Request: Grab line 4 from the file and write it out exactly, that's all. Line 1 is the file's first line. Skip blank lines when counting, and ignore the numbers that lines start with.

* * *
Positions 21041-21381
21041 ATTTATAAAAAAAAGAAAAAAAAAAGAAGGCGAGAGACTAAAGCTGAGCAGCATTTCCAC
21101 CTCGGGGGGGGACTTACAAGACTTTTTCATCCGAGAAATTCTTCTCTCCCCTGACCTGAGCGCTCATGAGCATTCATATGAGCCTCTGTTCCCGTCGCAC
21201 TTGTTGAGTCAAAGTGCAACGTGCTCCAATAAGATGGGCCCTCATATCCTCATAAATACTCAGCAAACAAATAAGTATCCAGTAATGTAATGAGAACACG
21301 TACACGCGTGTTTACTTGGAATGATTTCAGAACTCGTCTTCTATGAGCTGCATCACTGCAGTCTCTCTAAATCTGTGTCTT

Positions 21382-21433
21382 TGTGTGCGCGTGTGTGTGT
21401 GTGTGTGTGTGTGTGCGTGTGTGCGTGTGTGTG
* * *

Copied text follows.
21201 TTGTTGAGTCAAAGTGCAACGTGCTCCAATAAGATGGGCCCTCATATCCTCATAAATACTCAGCAAACAAATAAGTATCCAGTAATGTAATGAGAACACG